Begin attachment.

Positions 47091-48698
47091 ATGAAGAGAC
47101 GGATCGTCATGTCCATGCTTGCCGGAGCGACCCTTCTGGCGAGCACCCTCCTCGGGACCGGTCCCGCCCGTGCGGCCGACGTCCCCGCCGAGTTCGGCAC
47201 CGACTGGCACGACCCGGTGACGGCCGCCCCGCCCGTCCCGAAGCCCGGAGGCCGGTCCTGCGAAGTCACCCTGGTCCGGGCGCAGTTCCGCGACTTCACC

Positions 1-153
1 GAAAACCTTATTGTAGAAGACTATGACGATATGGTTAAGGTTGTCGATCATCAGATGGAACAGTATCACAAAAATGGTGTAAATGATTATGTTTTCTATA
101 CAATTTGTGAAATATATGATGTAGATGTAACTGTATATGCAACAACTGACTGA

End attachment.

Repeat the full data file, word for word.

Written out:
Positions 47091-48698
47091 ATGAAGAGAC
47101 GGATCGTCATGTCCATGCTTGCCGGAGCGACCCTTCTGGCGAGCACCCTCCTCGGGACCGGTCCCGCCCGTGCGGCCGACGTCCCCGCCGAGTTCGGCAC
47201 CGACTGGCACGACCCGGTGACGGCCGCCCCGCCCGTCCCGAAGCCCGGAGGCCGGTCCTGCGAAGTCACCCTGGTCCGGGCGCAGTTCCGCGACTTCACC

Positions 1-153
1 GAAAACCTTATTGTAGAAGACTATGACGATATGGTTAAGGTTGTCGATCATCAGATGGAACAGTATCACAAAAATGGTGTAAATGATTATGTTTTCTATA
101 CAATTTGTGAAATATATGATGTAGATGTAACTGTATATGCAACAACTGACTGA